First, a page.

This suggests that rather than the literal things that the person being read thinks, force mind reading is more abstract. He can get the exact feelings and emotions of what happens, but not the literal thing. And this makes sense with the OT. The Force, in the cave, showed Luke himself being under the mask, communicating that the inner feelings Luke experiences upon finding out his father is vader. Luke now sees himself under vader metaphorically, and that's what the force shows, a metaphor, and it does it through feelings.

So, when Luke took out his lightsaber, I don't think he was actually in his right mind. The force sent him a vision and he experienced it not just as a ghost that happens to be at the scene of Kylo Ren slaughtering people, but feeling everything that scene itself entailed. As a result, it's pretty reasonable that Luke taking out the lightsaber would be acting in the same sense as if the vision had already happened, atleast emotionally, so it takes him a bit to re-orient himself to the present, where Kylo Ren hasn't done anything yet.
 
Oct 25, 2017
3,286
ugh....not to get into the gordian fucking knots of debating how the force works again, but when I think of this, I always try to imagine what Luke actually experienced.

Because it's an interesting thought experiment. Snoke, when he was mind reading Kylo Ren, was crazy specific regarding what his feelings were. The wording of the 'He strikes down his TRUE enemy' is particularly interesting because Rey never deceived Kylo Ren or anything like that, so applying 'true enemy' to her like she was hiding something nefarious, when he himself knows she never did, meant that he was reading Kyo Ren's true feelings...but he had no idea that the target of the feelings he was reading were him. The only way that wording really makes sense is in the framework of Kylo Ren realizing, in that moment, who his truly impeding his desire for progress.

This suggests that rather than the literal things that the person being read thinks, force mind reading is more abstract. He can get the exact feelings and emotions of what happens, but not the literal thing. And this makes sense with the OT. The Force, in the cave, showed Luke himself being under the mask, communicating that the inner feelings Luke experiences upon finding out his father is vader. Luke now sees himself under vader metaphorically, and that's what the force shows, a metaphor, and it does it through feelings.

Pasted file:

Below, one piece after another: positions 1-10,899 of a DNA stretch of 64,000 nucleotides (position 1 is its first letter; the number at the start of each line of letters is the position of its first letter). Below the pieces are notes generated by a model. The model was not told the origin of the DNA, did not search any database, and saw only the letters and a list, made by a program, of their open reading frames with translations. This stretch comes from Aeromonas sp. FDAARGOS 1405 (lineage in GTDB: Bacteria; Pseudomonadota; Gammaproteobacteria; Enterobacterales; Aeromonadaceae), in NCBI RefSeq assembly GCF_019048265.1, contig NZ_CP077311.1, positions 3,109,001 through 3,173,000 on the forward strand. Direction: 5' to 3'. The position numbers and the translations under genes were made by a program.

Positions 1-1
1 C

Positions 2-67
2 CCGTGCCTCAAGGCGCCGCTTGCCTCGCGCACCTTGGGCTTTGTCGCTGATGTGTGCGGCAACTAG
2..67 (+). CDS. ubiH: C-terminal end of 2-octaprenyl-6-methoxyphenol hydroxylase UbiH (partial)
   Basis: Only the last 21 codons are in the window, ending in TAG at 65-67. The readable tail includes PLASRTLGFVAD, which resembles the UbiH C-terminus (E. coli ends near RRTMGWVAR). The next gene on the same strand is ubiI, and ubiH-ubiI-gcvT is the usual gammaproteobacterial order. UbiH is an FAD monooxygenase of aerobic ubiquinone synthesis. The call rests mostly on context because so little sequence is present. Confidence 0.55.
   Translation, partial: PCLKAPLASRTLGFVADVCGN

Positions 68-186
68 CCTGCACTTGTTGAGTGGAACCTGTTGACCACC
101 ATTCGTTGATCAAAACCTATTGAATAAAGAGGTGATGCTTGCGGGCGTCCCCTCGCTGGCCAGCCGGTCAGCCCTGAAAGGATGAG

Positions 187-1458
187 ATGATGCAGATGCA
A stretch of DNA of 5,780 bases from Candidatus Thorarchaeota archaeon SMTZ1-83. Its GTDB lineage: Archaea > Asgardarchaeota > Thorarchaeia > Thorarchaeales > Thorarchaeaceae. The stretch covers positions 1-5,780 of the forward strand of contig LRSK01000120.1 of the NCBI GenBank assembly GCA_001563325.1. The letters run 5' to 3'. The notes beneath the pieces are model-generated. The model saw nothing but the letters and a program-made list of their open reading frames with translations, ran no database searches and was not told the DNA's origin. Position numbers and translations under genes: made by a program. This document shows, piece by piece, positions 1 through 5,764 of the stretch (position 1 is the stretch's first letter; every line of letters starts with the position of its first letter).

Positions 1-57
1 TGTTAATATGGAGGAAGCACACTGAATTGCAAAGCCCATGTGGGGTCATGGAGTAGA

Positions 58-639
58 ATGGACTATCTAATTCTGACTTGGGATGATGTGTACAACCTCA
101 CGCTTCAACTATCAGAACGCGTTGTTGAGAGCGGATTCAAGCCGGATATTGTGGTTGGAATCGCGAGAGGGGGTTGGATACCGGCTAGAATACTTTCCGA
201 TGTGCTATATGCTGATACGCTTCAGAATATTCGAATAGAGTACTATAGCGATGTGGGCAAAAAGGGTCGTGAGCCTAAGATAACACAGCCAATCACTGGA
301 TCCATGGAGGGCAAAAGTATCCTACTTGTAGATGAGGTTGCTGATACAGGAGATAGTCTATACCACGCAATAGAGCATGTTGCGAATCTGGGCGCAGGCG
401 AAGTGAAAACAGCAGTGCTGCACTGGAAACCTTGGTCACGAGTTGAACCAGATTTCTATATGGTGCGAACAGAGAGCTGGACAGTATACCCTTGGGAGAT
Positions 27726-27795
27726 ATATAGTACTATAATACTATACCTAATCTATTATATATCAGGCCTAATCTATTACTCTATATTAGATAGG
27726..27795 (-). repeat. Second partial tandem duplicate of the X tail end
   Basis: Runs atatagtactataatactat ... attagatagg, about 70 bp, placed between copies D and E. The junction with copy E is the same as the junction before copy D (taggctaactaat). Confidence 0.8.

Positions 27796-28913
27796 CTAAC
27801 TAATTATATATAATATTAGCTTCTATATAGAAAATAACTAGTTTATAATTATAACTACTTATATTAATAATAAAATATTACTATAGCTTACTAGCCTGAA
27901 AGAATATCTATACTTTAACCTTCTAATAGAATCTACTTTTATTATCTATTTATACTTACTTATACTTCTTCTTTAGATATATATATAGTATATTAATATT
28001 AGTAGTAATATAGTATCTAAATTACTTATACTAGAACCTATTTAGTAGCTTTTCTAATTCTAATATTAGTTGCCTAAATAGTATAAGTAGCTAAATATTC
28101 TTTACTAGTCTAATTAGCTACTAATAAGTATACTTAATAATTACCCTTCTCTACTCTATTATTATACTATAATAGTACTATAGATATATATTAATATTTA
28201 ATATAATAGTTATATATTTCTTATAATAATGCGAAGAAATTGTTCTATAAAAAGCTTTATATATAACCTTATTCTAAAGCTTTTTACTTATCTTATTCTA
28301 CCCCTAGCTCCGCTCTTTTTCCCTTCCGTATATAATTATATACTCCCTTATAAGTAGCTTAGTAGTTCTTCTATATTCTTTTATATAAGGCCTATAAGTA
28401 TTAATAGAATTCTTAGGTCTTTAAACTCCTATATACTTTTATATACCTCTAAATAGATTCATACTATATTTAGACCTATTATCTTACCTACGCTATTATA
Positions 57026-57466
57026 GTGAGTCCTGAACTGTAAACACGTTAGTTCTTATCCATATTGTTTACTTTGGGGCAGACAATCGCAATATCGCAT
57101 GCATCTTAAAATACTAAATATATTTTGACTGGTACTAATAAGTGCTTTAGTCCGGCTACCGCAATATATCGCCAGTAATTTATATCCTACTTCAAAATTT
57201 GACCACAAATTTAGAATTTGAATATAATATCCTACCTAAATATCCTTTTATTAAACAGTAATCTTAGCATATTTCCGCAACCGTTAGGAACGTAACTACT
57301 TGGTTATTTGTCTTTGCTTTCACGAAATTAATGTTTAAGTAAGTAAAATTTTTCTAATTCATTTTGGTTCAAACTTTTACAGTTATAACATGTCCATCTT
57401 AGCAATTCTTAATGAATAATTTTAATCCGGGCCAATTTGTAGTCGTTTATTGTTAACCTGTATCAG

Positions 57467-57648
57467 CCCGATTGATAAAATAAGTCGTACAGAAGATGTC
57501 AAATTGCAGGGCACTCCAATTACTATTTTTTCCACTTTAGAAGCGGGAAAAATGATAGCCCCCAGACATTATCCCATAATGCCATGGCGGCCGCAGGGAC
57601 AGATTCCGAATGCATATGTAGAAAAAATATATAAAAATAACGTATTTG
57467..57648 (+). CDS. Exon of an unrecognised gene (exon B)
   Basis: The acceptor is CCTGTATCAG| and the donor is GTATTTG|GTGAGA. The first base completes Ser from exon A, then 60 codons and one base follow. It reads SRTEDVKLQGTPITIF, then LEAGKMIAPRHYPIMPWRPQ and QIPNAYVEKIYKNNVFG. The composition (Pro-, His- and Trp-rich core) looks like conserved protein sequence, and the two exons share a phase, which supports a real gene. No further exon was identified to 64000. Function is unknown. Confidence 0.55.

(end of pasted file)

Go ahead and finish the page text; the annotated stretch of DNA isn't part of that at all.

So, when Luke took out his lightsaber, I don't think he was actually in his right mind. The force sent him a vision and he experienced it not just as a ghost that happens to be at the scene of Kylo Ren slaughtering people, but feeling everything that scene itself entailed. As a result, it's pretty reasonable that Luke taking out the lightsaber would be acting in the same sense as if the vision had already happened, atleast emotionally, so it takes him a bit to re-orient himself to the present, where Kylo Ren hasn't done anything yet.
Yeah that's pretty much my interpretation of the vision overall. Everything related to them seems to impact the viewer on an emotional level so it seems like a reasonable conclusion to draw given what's been currently shown.

I would like to restate that by "proof" I don't mean concrete definitely going to happen kind, but as I previously mentioned, the visions themselves tend to prove themselves true more often than not, and that the major change is more how/why the happened if any change at all.
 
It seems like "The Force" as a thing is a much more detrimental to the state of the universe than it is aiding it. Giving evil people powers, giving visions that spark murderous intent, yada yada yada---even the masters of it seem to have their lives wrecked over and over again. What a terrible superpower.
 
Oct 27, 2017
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Luke almost beat a evil dude to death that was responsible for the death of his father figure, threatened, captured and attempted to kill his friends/sister multiple times. A man that he directly met what 2 times in his life for less then 24 hours total. Dude was not his father. He was trying to kill a stranger to stop a war. Ben was family, its out of character for Luke.
 
Feb 13, 2018
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Japan
Luke only technically met his father a handful of times, but he grew up admiring him and wanting to meet him. The fact that the person he wanted to meet was a lie didn’t matter. Those feelings combined with what he heard about him before he was Vader from Obi-Wan mattered. Even if he didn’t personally know the real Anakin, Luke had an extremely emotional connection there.
 
Oct 25, 2017
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Do you think judging something as reasonable or justified is objective or something? Some people didn't see Luke's transformation as justified, based on who they saw in the OT. Maybe you should lay off.

And no the film did not show us explicitly what caused his character change. What's the change that occurred to make him into a person who would even consider taking a light saber to his own nephew's room in the middle of the night based on a vision?
And in my opinion they are wrong.